The primary goal of this committee is to create and sustain networks of feminist academic psychologists that can prepare, promote and support each other professionally by discussing ideas and developing collaborations. One of the aims of the committee is to develop institutes that will bring together individuals who currently employ or would like to employ a feminist lens to their research, teaching and service. This committee is also interested in developing resources to help individuals manage the three demands of academic life — scholarship, teaching and service — and how to integrate them with personal life and self-care.


Asia A. Eaton, PhD Asia A. Eaton, PhD, is an assistant professor of psychology at Florida International University (FIU). She is a core faculty member in both the developmental psychology program and the I-O psychology program at FIU, currently supervising PhD students in both programs and an affiliated faculty member in Women’s and Gender Studies. As an academic feminist social psychologist, Asia’s research is motivated by the goal of understanding the social and psychological causes and consequences of sexism, including examining how gender intersects with other social identities such as race and sexual identity, well as the contextual and cultural factors that support gender stereotyping and discrimination. Her research specifically explores how gender and social power interact and support one another in intimate partner relationships and in the workplace. She has served as a Consulting Editor for Psychology of Women Quarterly (PWQ) and Sex Roles, and is the recipient of SPSSI’s 2016 Michele Alexander Early Career Award for Scholarship and Service.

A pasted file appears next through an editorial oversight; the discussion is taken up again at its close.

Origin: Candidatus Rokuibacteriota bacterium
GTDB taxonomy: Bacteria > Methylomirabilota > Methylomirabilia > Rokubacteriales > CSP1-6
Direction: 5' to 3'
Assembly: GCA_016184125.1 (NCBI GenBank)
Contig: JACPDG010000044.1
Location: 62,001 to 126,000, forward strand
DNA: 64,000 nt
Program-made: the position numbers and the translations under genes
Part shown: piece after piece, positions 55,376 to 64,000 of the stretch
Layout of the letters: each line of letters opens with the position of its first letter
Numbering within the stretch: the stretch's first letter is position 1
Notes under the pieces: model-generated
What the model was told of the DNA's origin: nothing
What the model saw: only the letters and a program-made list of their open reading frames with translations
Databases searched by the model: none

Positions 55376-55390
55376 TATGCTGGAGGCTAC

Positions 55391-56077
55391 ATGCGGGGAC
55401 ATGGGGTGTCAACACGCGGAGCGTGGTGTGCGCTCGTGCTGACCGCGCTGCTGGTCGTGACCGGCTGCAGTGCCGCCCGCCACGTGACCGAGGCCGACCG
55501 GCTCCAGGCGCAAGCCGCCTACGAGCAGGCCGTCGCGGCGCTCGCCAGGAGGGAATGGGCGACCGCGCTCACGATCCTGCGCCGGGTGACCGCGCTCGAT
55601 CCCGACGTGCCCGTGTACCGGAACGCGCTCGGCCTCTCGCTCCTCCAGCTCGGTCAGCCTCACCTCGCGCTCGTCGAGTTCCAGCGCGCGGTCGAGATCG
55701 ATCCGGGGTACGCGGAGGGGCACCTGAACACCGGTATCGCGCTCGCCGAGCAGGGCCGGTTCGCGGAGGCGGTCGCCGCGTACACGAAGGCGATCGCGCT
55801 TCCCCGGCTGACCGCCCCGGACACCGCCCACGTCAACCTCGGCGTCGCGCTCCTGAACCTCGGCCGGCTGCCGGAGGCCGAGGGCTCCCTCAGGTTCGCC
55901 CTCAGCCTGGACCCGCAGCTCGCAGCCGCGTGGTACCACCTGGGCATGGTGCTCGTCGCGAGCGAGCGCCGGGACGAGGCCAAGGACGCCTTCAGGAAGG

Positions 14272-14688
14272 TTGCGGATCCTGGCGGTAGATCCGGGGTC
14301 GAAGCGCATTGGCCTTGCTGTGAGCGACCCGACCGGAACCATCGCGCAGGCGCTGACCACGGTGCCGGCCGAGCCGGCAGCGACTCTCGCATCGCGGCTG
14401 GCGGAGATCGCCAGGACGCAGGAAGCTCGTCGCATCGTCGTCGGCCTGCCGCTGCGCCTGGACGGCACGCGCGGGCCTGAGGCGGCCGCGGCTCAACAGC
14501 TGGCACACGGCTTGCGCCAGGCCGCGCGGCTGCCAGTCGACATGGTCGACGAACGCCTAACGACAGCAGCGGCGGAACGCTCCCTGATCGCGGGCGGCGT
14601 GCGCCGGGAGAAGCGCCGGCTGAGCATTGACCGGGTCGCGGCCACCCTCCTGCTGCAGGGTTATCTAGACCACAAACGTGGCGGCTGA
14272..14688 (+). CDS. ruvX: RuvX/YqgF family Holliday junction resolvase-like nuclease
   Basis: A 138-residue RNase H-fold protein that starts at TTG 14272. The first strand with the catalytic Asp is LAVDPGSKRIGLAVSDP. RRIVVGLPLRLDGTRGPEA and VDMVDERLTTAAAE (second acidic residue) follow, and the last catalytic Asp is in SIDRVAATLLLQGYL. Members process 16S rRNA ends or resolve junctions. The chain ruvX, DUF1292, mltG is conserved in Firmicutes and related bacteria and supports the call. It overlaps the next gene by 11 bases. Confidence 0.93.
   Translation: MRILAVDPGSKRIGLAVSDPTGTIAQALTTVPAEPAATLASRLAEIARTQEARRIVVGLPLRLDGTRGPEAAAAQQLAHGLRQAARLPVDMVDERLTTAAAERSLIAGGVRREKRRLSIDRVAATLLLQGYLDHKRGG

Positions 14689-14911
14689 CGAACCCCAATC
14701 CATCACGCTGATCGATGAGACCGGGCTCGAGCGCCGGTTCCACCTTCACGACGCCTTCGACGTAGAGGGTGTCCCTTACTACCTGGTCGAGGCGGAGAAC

Ying (Joy) Tang, PhD Ying (Joy) Tang, PhD is an assistant professor in psychology at Youngstown State University (YSU). She is affiliated with the Women and Gender Studies program at YSU. She received her BA with majors in psychology and sociological studies and minors in French and women’s studies from Wesleyan College and her PhD in social psychology from Syracuse University. She teaches diverse courses including social psychology, research methods, psychology of women and cross-cultural social psychology. Tang’s research interests center around the self and its interplay with various intrapersonal and interpersonal properties and dynamics. More specifically, on the intrapersonal level, she is interested in understanding motivation, self-defense mechanisms, self-knowledge and self-regulation. On the interpersonal level, she examines how intrapersonal processes such as self-expansion interact with relationships. She also studies how certain aspects of the self are perceived, often problematically, within the theoretical frameworks of attribution and stigma. In addition to teaching and research, she regularly reviews for Sex Roles and Psychology of Women Quarterly and is an active board member at the Youngstown Young Women’s Christian Association (YWCA).